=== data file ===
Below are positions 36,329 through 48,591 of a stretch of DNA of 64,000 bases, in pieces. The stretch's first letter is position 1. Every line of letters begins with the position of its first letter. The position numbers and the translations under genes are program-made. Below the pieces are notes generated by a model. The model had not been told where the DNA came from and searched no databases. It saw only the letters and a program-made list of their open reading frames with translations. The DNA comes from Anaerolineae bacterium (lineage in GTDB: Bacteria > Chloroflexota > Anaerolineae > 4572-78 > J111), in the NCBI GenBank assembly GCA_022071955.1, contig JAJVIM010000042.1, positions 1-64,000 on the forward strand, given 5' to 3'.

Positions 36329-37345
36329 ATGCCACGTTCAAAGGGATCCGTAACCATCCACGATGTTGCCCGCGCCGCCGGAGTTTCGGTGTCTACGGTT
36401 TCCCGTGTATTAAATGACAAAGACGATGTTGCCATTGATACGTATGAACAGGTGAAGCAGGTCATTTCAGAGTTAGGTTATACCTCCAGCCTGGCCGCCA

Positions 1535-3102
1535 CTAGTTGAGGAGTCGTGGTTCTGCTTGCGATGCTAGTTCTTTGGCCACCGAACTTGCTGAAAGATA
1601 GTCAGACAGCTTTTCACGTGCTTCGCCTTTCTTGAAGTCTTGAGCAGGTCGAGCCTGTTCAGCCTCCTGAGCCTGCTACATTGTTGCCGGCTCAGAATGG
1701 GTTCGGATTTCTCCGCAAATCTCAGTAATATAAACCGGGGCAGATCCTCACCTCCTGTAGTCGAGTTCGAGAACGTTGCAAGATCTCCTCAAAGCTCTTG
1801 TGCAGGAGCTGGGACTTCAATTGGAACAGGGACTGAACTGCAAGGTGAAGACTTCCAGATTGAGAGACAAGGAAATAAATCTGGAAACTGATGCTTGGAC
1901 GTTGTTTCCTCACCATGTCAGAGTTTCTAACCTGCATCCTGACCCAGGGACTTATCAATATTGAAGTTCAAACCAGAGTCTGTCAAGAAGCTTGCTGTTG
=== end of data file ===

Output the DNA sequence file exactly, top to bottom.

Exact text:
Below are positions 36,329 through 48,591 of a stretch of DNA of 64,000 bases, in pieces. The stretch's first letter is position 1. Every line of letters begins with the position of its first letter. The position numbers and the translations under genes are program-made. Below the pieces are notes generated by a model. The model had not been told where the DNA came from and searched no databases. It saw only the letters and a program-made list of their open reading frames with translations. The DNA comes from Anaerolineae bacterium (lineage in GTDB: Bacteria > Chloroflexota > Anaerolineae > 4572-78 > J111), in the NCBI GenBank assembly GCA_022071955.1, contig JAJVIM010000042.1, positions 1-64,000 on the forward strand, given 5' to 3'.

Positions 36329-37345
36329 ATGCCACGTTCAAAGGGATCCGTAACCATCCACGATGTTGCCCGCGCCGCCGGAGTTTCGGTGTCTACGGTT
36401 TCCCGTGTATTAAATGACAAAGACGATGTTGCCATTGATACGTATGAACAGGTGAAGCAGGTCATTTCAGAGTTAGGTTATACCTCCAGCCTGGCCGCCA

Positions 1535-3102
1535 CTAGTTGAGGAGTCGTGGTTCTGCTTGCGATGCTAGTTCTTTGGCCACCGAACTTGCTGAAAGATA
1601 GTCAGACAGCTTTTCACGTGCTTCGCCTTTCTTGAAGTCTTGAGCAGGTCGAGCCTGTTCAGCCTCCTGAGCCTGCTACATTGTTGCCGGCTCAGAATGG
1701 GTTCGGATTTCTCCGCAAATCTCAGTAATATAAACCGGGGCAGATCCTCACCTCCTGTAGTCGAGTTCGAGAACGTTGCAAGATCTCCTCAAAGCTCTTG
1801 TGCAGGAGCTGGGACTTCAATTGGAACAGGGACTGAACTGCAAGGTGAAGACTTCCAGATTGAGAGACAAGGAAATAAATCTGGAAACTGATGCTTGGAC
1901 GTTGTTTCCTCACCATGTCAGAGTTTCTAACCTGCATCCTGACCCAGGGACTTATCAATATTGAAGTTCAAACCAGAGTCTGTCAAGAAGCTTGCTGTTG